I am understanding this to say that if a senior citizen, (which is where I'm headed), does "citizen serve" that they will rec'v additional income, etc. and continued health care. But what if they don't want to or are disabled and can't "citizen serve," does this mean that their health care will not continue? It sure sounds like that to me, please tell me what you all think?
the link: (sorry, u will have 2 c&p the link) (pg.2 / para. 8)
"Obama and Biden will work to provide additional income security, including assistance with retirement and family-related costs, and continuation of health care coverage, for people who participate in citizen service."
Answer by JuLiAnSmOmMy317 at 11:21 PM on May. 10, 2009
Answer by agentwanda at 3:41 AM on May. 10, 2009
Answer by gdiamante at 4:01 AM on May. 10, 2009
Answer by stacymomof2 at 11:05 AM on May. 10, 2009
Answer by mrssundin at 11:19 AM on May. 10, 2009
Answer by stacymomof2 at 11:23 AM on May. 10, 2009
Answer by Anonymous at 12:15 PM on May. 10, 2009
I agree w/ Stacy. I know a lot of 'freshly' retired people that are not happy unless they are active. It can be a really hard transition for people that have worked their whole adult lifetime. Many of them get part time jobs just to feel needed or helpful. I don't know that it's right to make them volunteer to receive benefits. That seems wrong. I think it should be optional for them to do anything. I haven't read the info you are talking about though, so I can't comment on what it says specifically.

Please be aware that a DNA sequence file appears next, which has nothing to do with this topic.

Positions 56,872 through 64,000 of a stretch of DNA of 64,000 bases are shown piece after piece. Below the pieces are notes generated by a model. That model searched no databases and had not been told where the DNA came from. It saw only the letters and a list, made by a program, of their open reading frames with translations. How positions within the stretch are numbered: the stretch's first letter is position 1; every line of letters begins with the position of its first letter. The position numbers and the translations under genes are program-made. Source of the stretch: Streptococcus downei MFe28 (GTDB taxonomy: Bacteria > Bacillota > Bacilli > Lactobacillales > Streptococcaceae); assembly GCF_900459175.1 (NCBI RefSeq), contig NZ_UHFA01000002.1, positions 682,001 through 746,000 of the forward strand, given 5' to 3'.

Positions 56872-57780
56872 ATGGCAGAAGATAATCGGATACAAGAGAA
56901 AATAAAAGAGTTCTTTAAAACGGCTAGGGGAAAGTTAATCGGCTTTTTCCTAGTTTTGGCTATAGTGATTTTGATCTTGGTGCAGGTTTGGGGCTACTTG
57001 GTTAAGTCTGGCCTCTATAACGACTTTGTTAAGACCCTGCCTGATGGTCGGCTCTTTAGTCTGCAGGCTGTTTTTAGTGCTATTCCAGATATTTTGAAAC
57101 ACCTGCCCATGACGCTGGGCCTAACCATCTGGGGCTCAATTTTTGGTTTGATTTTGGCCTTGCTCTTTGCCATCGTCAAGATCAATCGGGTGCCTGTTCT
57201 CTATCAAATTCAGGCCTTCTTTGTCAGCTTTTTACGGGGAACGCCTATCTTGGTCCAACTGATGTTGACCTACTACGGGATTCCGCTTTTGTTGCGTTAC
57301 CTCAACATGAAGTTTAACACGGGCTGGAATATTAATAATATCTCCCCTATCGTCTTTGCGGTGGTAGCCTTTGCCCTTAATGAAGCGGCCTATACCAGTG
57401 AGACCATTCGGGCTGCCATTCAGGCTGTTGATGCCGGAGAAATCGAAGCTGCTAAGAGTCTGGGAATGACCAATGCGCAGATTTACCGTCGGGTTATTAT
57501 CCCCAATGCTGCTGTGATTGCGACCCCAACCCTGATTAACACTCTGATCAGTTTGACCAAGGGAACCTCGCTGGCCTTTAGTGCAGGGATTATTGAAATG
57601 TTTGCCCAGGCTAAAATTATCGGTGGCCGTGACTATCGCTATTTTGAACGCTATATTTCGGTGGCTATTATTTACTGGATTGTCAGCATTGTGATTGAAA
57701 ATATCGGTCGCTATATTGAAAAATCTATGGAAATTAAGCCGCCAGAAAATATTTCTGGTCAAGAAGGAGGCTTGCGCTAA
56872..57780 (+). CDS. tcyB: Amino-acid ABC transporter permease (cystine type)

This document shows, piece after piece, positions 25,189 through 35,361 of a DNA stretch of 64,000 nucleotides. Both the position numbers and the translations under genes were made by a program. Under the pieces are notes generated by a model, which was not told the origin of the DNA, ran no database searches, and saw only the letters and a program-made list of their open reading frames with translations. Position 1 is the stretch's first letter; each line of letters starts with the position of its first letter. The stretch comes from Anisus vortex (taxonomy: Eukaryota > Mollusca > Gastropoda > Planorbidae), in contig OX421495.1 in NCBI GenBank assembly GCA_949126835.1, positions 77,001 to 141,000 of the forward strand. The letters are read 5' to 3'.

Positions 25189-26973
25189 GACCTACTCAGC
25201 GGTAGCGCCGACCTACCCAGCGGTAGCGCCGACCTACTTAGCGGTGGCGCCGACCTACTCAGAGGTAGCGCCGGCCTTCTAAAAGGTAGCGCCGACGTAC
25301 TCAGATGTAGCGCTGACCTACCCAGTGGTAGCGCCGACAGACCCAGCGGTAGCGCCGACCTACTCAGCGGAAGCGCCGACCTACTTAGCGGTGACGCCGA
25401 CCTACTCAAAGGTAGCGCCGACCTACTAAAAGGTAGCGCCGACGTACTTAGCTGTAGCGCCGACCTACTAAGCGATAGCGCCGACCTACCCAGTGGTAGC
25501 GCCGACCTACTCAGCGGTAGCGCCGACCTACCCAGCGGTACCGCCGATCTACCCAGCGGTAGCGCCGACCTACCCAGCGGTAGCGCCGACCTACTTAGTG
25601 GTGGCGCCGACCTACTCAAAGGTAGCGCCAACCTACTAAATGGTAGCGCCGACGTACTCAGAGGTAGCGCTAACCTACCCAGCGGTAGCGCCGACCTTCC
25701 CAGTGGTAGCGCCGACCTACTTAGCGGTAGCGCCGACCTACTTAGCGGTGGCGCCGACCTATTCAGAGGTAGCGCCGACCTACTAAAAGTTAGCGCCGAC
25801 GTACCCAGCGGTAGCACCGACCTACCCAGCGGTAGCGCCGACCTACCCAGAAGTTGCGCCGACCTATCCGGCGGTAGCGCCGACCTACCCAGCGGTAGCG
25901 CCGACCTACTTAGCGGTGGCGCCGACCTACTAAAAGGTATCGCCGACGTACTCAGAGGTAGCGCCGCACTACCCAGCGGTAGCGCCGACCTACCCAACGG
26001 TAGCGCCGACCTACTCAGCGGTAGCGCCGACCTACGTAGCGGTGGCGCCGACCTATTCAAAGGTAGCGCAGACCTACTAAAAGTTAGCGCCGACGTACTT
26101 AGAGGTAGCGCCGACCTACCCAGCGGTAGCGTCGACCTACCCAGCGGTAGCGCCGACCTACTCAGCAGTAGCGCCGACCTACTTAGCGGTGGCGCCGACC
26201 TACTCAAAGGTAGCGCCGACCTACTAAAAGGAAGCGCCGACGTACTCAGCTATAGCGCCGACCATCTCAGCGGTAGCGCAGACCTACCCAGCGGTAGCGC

I know that I have seen some of the people here jump all over one of the regular posters for having the audacity to let her mother come and clean up around her house (nevermind that her retired mother WANTS to), insinuating that she makes her mother work for her. It's easy to judge when you don't know many retired people and haven't seen how that change in their life can be a difficult one.
Answer by QuinnMae at 12:19 PM on May. 10, 2009
Answer by dragonfly7271 at 1:38 PM on May. 10, 2009
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